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article imageThe Great Barrier Reef: The battle rages on

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By Elke Nagy     Aug 24, 2014 in Environment
Once again, serious questions are being raised about the decision to allow the dumping of dredge spoil in Australia's Great Barrier Reef Marine Park.
Last January, the Great Barrier Reef Marine Park Authority (GBRMPA) approved a plan to dump three million cubic metres of dredge spoil inside the marine park to expand the Abbot Point coal port.
Internal documents obtained by Australia's current affairs program, Four Corners has revealed the decision was made against the recommendations of senior scientists. The story was televised last week.
Journalist Marian Wilkinson reported,[T]he Abbot Point decision was bitterly fought inside the Marine Park Authority right up until January this year. For months the Authority's key experts in Townsville advised their superiors and the Federal Environment Department that the dumping was unacceptable... The advice of the Marine Park Authority experts is contained here in hundreds of internal documents. Released under Freedom of Information to environmentalists, they include candid emails revealed tonight for the first time.
The reef has already lost half its coral cover in the last 27 years as a result of storm damage (48 percent), crown of thorns starfish (42 percent), and bleaching (10 percent).
In his introduction, the program's presenter Kerry O'Brien lamented,
As a child, one of the first memorable things I learned about Australia's geography was that we could boast of having one of the seven great natural wonders of the world. Not only could we be proud of having the most extensive and most spectacular reefs, but it was also a great little earner.
Perhaps the fact that it had been created without any pain or effort to the nation made it easier for us to take it for granted. But the bottom line is that, for nearly half a century as a journalist, I've been reporting, reading, watching and now presenting stories on its decline.
First it was the crown-of-thorns starfish and our rather tepid response to the risk. But bar cyclones, every threat ever since has come from human hand.
Now, just last week, another major report to Government with another dire warning that the Barrier Reef is in poor condition, has worsened since the last review five years ago and is expected to decline further.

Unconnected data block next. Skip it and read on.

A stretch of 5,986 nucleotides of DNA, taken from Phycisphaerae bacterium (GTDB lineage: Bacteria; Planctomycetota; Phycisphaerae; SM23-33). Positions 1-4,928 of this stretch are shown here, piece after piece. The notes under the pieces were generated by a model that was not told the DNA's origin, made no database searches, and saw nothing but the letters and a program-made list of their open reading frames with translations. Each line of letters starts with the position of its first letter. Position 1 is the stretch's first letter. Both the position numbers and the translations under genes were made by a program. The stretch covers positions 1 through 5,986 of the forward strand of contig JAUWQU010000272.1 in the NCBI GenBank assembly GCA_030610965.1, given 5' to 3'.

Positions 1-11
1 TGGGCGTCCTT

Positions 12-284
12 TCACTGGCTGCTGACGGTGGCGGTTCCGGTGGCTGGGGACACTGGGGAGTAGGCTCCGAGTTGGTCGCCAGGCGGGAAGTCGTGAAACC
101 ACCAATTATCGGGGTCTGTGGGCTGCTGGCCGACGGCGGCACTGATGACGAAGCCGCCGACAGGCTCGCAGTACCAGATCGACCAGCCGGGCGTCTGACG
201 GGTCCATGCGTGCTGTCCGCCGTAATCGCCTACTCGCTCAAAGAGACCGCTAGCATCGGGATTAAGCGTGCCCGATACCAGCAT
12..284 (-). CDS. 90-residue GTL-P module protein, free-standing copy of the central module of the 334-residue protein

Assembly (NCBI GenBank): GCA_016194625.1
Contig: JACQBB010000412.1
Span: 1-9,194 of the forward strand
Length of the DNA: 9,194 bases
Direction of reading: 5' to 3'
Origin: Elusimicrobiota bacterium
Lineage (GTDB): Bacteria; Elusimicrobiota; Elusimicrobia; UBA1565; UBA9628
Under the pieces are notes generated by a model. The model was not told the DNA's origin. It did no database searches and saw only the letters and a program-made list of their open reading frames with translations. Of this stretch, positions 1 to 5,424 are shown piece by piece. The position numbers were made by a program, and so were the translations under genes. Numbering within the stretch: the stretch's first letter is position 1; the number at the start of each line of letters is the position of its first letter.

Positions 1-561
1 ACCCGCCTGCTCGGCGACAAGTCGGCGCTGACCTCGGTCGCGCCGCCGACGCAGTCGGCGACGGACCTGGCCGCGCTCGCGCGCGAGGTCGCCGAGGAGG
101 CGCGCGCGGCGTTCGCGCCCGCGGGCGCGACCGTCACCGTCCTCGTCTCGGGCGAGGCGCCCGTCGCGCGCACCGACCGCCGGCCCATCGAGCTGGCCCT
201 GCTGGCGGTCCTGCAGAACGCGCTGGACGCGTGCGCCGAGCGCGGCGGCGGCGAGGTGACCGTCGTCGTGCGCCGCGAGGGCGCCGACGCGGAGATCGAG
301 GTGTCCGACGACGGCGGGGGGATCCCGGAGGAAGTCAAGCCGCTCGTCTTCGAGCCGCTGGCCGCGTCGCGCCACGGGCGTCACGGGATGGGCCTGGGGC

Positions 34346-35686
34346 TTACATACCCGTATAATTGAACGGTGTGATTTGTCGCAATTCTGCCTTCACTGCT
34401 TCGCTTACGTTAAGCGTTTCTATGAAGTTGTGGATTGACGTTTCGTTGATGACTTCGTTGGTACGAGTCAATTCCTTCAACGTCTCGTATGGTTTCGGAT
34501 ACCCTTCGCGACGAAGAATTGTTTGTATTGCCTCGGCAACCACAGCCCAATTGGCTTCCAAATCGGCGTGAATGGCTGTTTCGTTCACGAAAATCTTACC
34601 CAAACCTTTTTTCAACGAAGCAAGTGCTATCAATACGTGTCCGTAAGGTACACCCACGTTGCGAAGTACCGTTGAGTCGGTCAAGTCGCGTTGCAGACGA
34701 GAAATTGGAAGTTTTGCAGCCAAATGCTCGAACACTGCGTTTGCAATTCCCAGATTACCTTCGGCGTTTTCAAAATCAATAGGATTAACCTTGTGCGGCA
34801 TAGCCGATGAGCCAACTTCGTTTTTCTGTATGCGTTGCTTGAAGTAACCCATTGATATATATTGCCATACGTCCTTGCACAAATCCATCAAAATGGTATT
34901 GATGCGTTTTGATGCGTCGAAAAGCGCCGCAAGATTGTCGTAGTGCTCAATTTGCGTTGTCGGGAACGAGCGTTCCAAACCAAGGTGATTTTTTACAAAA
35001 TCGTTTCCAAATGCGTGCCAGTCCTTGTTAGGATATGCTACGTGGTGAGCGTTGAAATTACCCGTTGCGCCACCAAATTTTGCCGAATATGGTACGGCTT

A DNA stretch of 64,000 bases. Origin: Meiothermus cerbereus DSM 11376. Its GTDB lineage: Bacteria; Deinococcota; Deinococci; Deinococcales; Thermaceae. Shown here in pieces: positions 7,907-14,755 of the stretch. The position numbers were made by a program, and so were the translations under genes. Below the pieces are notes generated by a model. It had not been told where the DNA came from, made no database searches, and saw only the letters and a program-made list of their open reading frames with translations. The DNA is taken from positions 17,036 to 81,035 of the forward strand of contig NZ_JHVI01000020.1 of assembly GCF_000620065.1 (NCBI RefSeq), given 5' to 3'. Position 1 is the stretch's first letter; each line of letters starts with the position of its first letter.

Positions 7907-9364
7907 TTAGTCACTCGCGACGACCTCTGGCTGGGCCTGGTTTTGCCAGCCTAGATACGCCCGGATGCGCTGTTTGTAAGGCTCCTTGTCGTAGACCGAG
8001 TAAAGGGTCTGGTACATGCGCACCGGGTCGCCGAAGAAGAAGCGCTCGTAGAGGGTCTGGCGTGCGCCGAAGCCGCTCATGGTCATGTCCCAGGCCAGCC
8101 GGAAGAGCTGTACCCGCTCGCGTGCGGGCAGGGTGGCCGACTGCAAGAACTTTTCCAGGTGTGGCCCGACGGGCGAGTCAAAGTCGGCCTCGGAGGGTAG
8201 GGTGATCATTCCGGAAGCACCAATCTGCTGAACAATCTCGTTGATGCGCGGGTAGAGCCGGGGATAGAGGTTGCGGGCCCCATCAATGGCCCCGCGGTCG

Yet the same authority that released the latest alarming report on the reef, the authority that's charged with protecting the reef, has at the same time approved the dumping of dredged waste near the reef despite big problems the last time that happened - and even its own scientists are up in arms.
The Abbot Point coal port expansion would become one of the biggest coal terminals in the world. And for the first time, scientists have been able to confirm a link between port dredging and coral disease.
Former Director Jon Day, GBRMPA told Four Corners, We're dealing with a World Heritage area, the most important World Heritage area on the planet... Our own legislative mandate says 'the long-term protection and conservation of the values', and we're not doing that.
Jon Day resigned last month. He had worked at GBRMPA for two decades.
Russell Reichelt is the current chairman of GBRMPA. When asked for his response, given "nearly every leading marine scientist in the country is opposed to this decision," he replied,
Look, I respect the, my scientific colleagues. Um, the... the... their view of the decision is couched on a very narrow view of the state of the system and this proposal. Um, I would agree with them that, overall, dredging should come down.
Dr Charlie Veron, Former Chief Scientist, Australian Institute of Marine Science said, That decision has to be a political decision. It is not supported by science at all. Um, and I was absolutely flabbergasted when I, when I heard of that decision. To dump it in the middle of the Marine Park, adding further stress to the environment of the Great Barrier Reef, is utterly reprehensible...
I regard Russ [the chairman] as a good friend and he's always had a very sharp eye for science. And so I am completely mystified by that decision. I would be most interested to see how it came about because it is certainly not based on science.
And I wonder about the independence of the Marine Park Authority. I don't know the politics of it but there must have been something going on because it's completely out of kilter with Russ's normal way of operating.
Terry Hughes, Prof., Arc Centre Of Excellence For Coral Reef Studies added, My reaction was disappointment because the scientific evidence is, is very clear. Dumping dredge spoil is, is a dangerous thing to do to the Marine Park. The Marine Park is in declining condition and the last thing it needs is yet another stressor.
Jon Brodie, Research Scientist, James Cook University concluded, In the end they wanted the cheapest, quickest, dirtiest option at Abbot Point and that's what they got.
UNESCO's World Heritage Committee is highly critical of the dumping decision, and may place the Great Barrier Reef on the World Heritage "In Danger" list in 2015.
GBRMPA's decision is being challenged in court.
The full transcript from the program can be read here.
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